In Scotland the Scottish Nationalist Party (SNP) surged to victory in the Scottish elections of 2011. The Coalition accepted this as a mandate for a referendum on Scottish independence. Was this a mistake? It did not help to heal the rift between Scotland and England. I suspect Coalition leaders accepted the SNP government’s moral case; neither party had any appetite for a prolonged battle over whether such a referendum should take place, and in the event the main victim was in fact Labour. The referendum took place in 2014, and the unionists won. But the battle energised the SNP, whose dominance of Scottish politics continues to this day. Many see Scottish independence as an inevitability. I am not so sure, but coherent opposition to the SNP seems to be a long way off.

In due course the battles over Scottish independence would be dwarfed by the Brexit movement. This movement successfully channelled dissatisfaction with the Coalition and its liberal leadership in a way Labour could not, as the previous Labour government was seen as part of the problem. The battle was fought on two fronts. First was within the Conservative Party. While its leader, the prime minister David Cameron, had a strong grip on the parliamentary party (helped by the presence of Lib Dems in coalition), the Brexit movement gathered strength at grassroots level. Second was the rise of Nigel Farage’s Ukip. This quickly replaced the Lib Dems as Britain’s third party in opinion polls, and gnawed away at the Conservatives’ local base. The only way that Mr Cameron had found to keep the movement in check was the promise of an EU referendum, knowing that he could rely on the Lib Dems to veto it. At the same time his chief electoral strategy was to destroy the Lib Dems at the next election. The 2016 referendum was where this strategy ended up.

Looked at with hindsight the Coalition’s battles with nationalism look like a moderately successful rearguard action. They succeeded in delaying their enemies but without any ideas on how to stop them. What if Mr Cameron had narrowly won that referendum in 2016? It is hard to think that British politics would be anything other than very ugly.

Liberals have now developed a much better understanding of the problem: the pressures on small towns and the countryside, of economic growth that bypasses most people. But answers? We have made little progress since Coalition days, having preferred to rally around opposing Brexit. With the nationalist takeover of the Tory party now floundering, and with the old-fashioned leftism of Jeremy Corbyn defeated, this is surely the moment to do better than that. But new liberals will not look back on the Coalition government of 2010 to 2015 as a template.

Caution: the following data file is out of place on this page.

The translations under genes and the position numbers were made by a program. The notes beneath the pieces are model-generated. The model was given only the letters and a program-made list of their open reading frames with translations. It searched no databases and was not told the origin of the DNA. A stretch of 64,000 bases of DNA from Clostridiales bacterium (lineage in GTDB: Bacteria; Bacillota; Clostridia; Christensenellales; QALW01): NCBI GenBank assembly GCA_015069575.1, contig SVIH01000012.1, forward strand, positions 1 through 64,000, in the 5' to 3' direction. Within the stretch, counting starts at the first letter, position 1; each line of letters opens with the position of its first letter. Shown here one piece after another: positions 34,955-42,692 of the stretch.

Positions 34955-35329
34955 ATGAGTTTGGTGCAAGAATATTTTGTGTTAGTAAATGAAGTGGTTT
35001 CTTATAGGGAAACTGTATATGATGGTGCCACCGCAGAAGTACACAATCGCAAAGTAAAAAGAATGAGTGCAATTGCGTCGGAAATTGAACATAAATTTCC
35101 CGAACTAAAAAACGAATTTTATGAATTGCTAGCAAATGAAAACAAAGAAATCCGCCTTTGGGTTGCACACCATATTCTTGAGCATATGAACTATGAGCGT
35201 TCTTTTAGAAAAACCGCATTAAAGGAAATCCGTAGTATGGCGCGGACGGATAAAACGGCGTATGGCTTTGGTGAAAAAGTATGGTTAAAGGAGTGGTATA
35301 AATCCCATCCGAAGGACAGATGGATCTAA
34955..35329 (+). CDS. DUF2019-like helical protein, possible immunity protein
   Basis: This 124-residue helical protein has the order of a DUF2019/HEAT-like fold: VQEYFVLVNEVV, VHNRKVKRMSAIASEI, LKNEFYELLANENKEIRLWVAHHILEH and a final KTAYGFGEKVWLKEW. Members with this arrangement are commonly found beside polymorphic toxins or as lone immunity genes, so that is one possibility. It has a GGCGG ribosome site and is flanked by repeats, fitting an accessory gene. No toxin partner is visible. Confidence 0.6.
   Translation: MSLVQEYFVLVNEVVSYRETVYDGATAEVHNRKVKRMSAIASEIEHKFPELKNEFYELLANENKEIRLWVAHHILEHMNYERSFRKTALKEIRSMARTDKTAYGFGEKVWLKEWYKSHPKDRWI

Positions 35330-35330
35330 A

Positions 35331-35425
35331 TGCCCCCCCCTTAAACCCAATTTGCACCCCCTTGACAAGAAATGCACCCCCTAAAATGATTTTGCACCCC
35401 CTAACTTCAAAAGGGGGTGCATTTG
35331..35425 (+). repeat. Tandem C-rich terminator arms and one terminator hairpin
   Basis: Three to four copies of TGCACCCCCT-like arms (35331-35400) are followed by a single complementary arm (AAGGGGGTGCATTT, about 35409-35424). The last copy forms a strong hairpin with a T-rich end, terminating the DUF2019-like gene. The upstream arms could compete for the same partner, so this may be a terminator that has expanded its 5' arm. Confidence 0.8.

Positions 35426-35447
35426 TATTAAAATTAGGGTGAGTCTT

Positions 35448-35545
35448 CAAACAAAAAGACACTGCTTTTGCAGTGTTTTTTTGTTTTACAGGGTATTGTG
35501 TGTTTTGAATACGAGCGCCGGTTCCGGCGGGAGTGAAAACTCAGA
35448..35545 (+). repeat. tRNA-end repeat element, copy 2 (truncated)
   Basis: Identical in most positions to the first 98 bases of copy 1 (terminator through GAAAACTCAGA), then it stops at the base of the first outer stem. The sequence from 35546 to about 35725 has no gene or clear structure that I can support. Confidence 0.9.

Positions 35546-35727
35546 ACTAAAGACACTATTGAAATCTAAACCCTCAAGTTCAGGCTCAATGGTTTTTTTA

Boris Johnson should be very worried by Keir Starmer

In the middle of a pandemic, Sir Keir Starmer’s start as leader of the British Labour Party has been inevitably muted. The news is dominated by the epidemic and the government’s response. There isn’t much time for any opposition party. But in these early days the portents look very good for Labour. Its members have made a very good choice.

Most of the attention has been drawn to Sir Keir’s performance at the weekly ritual of Prime Minister’s Questions (PMQs). In the first two weeks the Prime Minister, Boris Johnson, was ill and could not attend. But instead of handing over to his deputy, as previous leaders have done, Sir Kier took it on himself. This was an interesting side-stepping of the usual parliamentary protocol games. And then when Mr Johnson did become available, he easily overwhelmed the prime minister. His style was quiet but focused. “Forensic” was the description universally used, referencing Sir Keir’s former job as QC and Director of Public Prosecutions. It is a style to which a bluffer like Mr Johnson partially ill-matched.

How much does PMQs matter in the great scheme of things? The public barely notices. But it damages the morale of Conservative backbenchers, and the pressure on an immature government team could lead to it to make silly errors. The idea floated by the government that all MPs should return to Westminster, so that the boisterous atmosphere of PMQs might be restored, and so make things look a bit less bad, looks to be just such a silly error.

A second portent comes from Sir Keir’s cleaning out of the front bench team. His predecessor, Jeremy Corbyn, valued loyalty over competence and the front bench was full of weak performers. Sir Keir’s team looks much stronger, though the parliamentary Labour Party is not as strong as it once was, so choice is constrained. But Mr Johnson is also a loyalty over competence operator, and his own front bench looks particularly weak. Which for a “no-details” style of leadership is a big problem. Sir Keir’s aim is to challenge the government’s competence by contrasting it with his own.